14 Great Writing Advice From Authors Who Found Success

Read top writing advice from authors and writers who’ve found success with the written word.

I love collecting writing advice from best-selling authors and famous writers because it offers a glimpse into their creative process. Read enough of this advice and you’ll start discovering common themes about the creative process, first drafts, editing, rewriting and publishing. Below, I’ll share some of the best advice from successful writers and authors, old and new. 

1. Read Widely and Deeply

A good writer’s job is to read regularly and outside of their comfort zone. They should take apart these books to determine what works and doesn’t. Writing widely and deeply helps a good writer understand the conventions of their preferred genre and learn more about what readers expect. Stephen King said about the importance of reading: 

“If you don’t have time to read, you don’t have the time — or the tools — to write. Simple as that.”

Nobel-prize-winning author American novelist William Faulkner almost hammered home the importance of reading a variety of genres and books. He offered this piece of advice.

“Read, read, read. Read everything – trash, classics, good and bad, and see how they do it, just like a carpenter who works as an apprentice and studies the master. Read! You’ll absorb it. Then write. If it’s good, you’ll find out. If it’s not, throw it out of the window.”

2. Creativity Is Infinite

New writers often save a good idea for the next blog post, article or book. They worry they’ll run out of ideas or inspiration. But creativity isn’t a finite resource. Usually, one promising idea leads to another one. Plus, a writer’s biggest challenge isn’t finding ideas; it’s putting them to use. Maya Angelou, noted poet and author of the classic I Know Why the Caged Bird Sings, said about the creative process.:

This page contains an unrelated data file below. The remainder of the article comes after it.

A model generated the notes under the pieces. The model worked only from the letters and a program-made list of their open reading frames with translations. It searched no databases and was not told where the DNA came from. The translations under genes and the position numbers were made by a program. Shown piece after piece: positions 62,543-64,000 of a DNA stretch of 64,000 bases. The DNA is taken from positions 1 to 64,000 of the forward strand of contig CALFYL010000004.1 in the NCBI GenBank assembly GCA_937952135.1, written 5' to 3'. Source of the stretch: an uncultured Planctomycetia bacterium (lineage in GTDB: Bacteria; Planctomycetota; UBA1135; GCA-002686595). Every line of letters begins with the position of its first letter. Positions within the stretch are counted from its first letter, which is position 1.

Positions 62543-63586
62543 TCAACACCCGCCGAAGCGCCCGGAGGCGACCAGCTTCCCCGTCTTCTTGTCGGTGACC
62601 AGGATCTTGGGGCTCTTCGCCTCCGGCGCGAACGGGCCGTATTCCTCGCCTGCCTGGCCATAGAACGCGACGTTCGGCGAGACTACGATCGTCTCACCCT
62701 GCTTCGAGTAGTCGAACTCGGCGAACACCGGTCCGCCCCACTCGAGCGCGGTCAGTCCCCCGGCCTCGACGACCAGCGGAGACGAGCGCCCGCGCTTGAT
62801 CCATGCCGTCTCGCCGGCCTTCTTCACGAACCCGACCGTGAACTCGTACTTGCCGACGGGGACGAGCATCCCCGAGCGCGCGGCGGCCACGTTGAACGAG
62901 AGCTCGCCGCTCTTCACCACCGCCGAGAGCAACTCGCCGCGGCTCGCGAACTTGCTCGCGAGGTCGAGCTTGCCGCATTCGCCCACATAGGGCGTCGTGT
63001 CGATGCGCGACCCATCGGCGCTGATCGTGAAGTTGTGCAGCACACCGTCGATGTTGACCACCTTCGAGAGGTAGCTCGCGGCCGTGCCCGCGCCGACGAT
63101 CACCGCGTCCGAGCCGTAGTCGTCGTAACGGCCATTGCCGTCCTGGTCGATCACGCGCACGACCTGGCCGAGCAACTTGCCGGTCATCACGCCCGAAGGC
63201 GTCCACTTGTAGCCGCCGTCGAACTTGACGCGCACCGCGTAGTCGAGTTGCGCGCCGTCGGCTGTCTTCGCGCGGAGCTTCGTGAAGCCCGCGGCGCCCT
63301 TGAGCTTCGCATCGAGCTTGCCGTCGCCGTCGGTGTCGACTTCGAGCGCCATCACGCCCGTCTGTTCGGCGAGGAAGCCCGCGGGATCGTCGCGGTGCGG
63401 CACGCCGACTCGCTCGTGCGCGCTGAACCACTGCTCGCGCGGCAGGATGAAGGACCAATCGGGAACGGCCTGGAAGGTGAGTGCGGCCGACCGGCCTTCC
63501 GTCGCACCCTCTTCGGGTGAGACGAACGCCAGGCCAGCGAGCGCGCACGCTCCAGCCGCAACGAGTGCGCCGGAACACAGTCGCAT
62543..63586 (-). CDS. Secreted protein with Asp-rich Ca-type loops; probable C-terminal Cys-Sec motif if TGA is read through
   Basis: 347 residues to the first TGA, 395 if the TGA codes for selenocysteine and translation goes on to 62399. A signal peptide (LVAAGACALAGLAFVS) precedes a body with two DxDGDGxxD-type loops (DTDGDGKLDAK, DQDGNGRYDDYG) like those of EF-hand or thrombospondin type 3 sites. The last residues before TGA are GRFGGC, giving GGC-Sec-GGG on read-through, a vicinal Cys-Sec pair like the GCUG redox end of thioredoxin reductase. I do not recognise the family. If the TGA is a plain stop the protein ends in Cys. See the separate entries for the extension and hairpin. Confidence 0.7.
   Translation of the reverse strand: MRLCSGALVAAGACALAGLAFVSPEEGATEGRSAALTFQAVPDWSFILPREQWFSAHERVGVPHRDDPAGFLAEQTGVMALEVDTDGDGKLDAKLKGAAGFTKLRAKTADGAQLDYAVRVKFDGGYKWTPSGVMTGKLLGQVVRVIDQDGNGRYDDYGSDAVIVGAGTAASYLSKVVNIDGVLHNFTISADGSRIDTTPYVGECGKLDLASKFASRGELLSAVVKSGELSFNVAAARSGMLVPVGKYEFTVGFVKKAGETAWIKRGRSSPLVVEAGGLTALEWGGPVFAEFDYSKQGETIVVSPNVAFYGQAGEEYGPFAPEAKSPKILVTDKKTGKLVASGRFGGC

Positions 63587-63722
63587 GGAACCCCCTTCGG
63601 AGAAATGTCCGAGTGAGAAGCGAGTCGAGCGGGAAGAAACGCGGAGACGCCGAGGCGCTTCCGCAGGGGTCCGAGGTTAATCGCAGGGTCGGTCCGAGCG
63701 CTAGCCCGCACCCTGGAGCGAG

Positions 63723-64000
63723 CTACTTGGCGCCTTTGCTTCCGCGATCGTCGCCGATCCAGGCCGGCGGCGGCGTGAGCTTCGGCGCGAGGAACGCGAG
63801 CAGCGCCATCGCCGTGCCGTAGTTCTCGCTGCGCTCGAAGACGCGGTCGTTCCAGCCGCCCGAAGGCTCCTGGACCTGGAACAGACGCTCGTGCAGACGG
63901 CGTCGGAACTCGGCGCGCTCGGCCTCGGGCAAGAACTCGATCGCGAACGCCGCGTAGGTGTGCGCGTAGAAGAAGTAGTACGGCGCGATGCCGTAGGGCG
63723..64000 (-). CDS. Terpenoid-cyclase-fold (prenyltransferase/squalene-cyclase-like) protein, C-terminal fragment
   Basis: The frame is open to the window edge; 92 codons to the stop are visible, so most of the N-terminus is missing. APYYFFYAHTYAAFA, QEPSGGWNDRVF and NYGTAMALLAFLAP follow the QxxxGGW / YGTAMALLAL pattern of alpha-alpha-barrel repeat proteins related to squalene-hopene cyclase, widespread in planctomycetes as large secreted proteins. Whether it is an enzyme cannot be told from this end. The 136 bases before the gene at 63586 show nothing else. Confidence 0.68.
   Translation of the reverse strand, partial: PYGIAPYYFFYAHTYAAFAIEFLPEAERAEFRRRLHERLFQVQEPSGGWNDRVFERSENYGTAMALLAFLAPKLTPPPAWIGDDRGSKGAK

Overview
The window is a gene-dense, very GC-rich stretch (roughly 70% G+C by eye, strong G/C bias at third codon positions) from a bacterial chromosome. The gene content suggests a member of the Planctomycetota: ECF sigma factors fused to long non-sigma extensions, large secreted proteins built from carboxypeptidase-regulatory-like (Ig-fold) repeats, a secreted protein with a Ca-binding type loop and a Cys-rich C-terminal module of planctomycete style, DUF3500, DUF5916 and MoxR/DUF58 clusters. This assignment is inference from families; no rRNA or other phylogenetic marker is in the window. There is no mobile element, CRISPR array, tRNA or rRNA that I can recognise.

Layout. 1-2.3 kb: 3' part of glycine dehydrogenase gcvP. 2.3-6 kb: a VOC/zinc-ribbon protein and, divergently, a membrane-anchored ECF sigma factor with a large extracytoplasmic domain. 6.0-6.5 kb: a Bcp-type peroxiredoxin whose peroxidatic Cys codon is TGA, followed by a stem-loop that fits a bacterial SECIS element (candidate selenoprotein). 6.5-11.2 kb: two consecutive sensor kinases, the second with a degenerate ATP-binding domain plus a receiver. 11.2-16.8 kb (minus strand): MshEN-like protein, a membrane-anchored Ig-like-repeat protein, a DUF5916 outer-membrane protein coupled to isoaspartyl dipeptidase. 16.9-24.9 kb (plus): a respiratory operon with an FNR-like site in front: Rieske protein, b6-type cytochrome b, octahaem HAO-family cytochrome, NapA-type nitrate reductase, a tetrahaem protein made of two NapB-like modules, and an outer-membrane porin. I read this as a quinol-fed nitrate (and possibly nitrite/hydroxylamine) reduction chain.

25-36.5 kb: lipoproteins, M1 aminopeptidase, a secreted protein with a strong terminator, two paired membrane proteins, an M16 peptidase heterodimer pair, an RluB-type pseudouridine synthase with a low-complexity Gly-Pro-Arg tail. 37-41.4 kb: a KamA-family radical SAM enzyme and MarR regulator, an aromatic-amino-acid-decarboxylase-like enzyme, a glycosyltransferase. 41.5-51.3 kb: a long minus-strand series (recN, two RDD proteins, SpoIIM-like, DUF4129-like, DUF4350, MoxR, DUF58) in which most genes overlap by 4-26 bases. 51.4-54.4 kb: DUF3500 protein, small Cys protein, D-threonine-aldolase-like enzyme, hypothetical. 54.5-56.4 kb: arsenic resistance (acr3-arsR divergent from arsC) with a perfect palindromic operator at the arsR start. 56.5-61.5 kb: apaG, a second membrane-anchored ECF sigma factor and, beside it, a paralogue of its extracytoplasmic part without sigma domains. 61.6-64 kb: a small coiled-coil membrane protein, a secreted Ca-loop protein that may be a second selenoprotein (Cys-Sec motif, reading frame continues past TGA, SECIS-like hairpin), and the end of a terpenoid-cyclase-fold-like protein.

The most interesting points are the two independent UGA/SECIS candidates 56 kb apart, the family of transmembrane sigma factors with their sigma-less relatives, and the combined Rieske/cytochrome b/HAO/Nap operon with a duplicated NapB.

“You can’t use up creativity. The more you use, the more you have.”

3. Keep a Daily Journal

Writing advice from authors: Keep a daily journal
He explains how his journaling practice helps him write

Daily journaling is the easiest way to build a good writing habit. Anyone can write about their thoughts, feelings and ideas without worry. Usually, these entries are for the writer alone.

A few years ago, I took a writing course by David Sedaris on Masterclass. He explains how his journaling practice helps him write. Sedaris writes up what he does every day, like scenes in a short story. He includes character descriptions, locations, dialogue, colourful anecdotes, metaphors, and even inciting incidents. These scenes from his own life serve as source material for his colorful essays. Sedaris said about this practice:

“I know for myself it’s very important to write every single day… So much happens by sitting at your desk when you don’t have an idea… you need to sit there and not have the internet and see what happens.”

If you want to build a practice, I recommend using a good journaling app. For my recommendation, check out this Day One app review

4. Art is a Support System for Life

Writers can struggle to find a work-life balance. That’s perhaps because they spend so much time working alone in a room. Working with the written word is an introverted profession. 

Finding a balance between spending time alone writing and cultivating friendships, hobbies and spending time with family can take time to get right. I struggled with this when I started taking writing seriously. Then, I stumbled across this excellent piece of writing advice from Stephen King in his On Writing:

“Life isn’t a support system for art. It’s the other way around.” 

5. Write A Little Every Day

When Jerry Seinfeld was an unknown but ambitious comedian, he tasked himself with writing one joke every day. He hung a large monthly calendar next to where he worked. If he wrote a joke, he marked a large X through the day’s date and built up a chain of Xs. Jerry Seinfeld said his only job was to:

“Don’t break the chain.”

Seinfeld recently wrote the best-seller Is This Anything? His advice shows writing a little daily is a surefire way to build a body of work and improve your craft and fare more effective than trying to write for hours once or twice a week. Check out our guide on common writing conventions.